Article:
Is it really possible to make someone fall in love with your brand?

Brands are like people. You might love one or two, are fond of a small handful, ambivalent about most that pass you by, and may hate a couple that have really pissed you off.

According to general consensus, to be loved is the Holy Grail for a brand. Saatchi & Saatchi create "Lovemarks"; brands that people love, resulting in "loyalty beyond reason". Wouldn’t that be nice. But this doesn’t account for love being a tricky thing, representing a gloriously irrational part of our mind that is impossible to codify.

If you’re a brand that some people love, this is most fortuitous, but unlikely the result of any branding alchemy. It could be that you tickle Frank’s taste buds like nothing else. Or that you remind him of Aunt Judith on a summer’s day in Brighton. But you can’t engineer love, as some of us may have found in our private lives.

This is not to suggest that we leave things entirely up to fate, however. Rather, let us seek to understand what will make people at least fond of us.

Have a think about those around you. Without accounting for nuances in taste, we tend to be fond of people who are true to themselves. We feel we truly know them, which helps us trust them, and in turn build a bond with them. Their persona informs everything else; the way they laugh, speak or dress. If you are proud to be yourself, people will be fond of you. It’s the same with brands.

Read: What does a brand like Virgin do to remain relevant after so many years?

P&G take an almost scientific approach to creating brand personalities, much like a lab might inject a cyborg with its carefully programmed persona. At which point this "equity" is placed firmly under lock and key, and protected at all costs by those who subsequently care for it. They don’t create the warmest of brands, but their militant respect for their persona certainly creates brands that people trust.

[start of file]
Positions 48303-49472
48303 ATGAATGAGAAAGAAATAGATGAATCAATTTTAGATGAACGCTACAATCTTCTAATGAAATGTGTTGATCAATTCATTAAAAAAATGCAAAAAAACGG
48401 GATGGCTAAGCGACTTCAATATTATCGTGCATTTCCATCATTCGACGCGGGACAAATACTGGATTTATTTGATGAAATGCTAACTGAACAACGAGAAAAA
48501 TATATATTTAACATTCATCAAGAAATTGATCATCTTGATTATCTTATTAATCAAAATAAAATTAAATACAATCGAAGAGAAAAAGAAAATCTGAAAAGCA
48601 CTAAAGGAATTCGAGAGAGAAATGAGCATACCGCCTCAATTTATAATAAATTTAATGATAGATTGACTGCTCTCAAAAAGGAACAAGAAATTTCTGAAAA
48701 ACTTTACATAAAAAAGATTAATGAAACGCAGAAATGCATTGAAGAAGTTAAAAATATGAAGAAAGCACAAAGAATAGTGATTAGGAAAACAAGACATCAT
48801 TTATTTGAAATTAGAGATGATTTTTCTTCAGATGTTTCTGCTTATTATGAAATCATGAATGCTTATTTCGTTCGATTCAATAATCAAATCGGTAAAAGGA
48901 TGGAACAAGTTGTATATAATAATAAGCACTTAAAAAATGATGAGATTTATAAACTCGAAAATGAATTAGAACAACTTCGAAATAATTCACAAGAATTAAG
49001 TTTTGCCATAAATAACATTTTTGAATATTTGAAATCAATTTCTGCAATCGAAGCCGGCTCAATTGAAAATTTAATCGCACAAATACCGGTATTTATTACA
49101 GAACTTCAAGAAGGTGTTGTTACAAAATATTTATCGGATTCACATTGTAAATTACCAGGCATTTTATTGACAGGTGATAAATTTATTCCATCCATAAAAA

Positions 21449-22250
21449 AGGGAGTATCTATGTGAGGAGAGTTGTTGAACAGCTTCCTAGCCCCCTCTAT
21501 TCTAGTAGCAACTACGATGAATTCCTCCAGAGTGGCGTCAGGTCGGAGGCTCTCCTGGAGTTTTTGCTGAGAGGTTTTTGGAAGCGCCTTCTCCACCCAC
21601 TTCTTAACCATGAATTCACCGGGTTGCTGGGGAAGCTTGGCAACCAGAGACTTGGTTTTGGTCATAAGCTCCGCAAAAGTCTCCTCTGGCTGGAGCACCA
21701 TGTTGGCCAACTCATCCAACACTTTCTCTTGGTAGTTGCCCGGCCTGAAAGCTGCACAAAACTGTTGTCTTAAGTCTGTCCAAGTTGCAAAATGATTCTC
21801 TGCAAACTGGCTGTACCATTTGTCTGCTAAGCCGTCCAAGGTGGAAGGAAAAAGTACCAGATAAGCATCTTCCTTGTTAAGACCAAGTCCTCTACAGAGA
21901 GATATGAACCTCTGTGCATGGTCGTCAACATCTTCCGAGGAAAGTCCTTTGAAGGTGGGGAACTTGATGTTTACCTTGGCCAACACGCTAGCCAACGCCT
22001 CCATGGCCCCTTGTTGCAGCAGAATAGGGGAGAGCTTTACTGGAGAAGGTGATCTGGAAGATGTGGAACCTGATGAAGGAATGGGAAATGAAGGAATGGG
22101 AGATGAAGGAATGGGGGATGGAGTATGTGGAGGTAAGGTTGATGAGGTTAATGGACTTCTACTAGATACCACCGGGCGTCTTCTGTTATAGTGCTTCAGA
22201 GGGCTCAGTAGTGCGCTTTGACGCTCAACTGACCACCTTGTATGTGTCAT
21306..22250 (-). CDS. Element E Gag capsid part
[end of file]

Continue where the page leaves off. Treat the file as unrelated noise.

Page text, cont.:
In contrast, many brands suffer from newly appointed marketing directors whose desire to leave a mark manifests itself as schizophrenic brand behaviour. This is akin to a parent trying to exert their "way" on a newly adopted child. As Larkin said "They fuck you up, your mum and dad. They may not mean to, but they do".

Here at Virgin Management we care for the Virgin master brand, which knows itself as well as a P&G brand, but with a crucial difference. Where P&G starts with the coding, Virgin starts with natural warmth. The brand has grown instinctively over time, is unique and proud to be who it is. Thus it demands codifying with hindsight; a task that we undertake happily as we seek to “bottle” what it is that makes Virgin "Virgin".

Our irrefutable values, distinct purpose and ways of behaving amount to a clear personality that helps people truly feel they know us, and in turn trust us, build bonds with us, and hopefully be fond of us. And if you love us, well, that’s awesome. We love you too.


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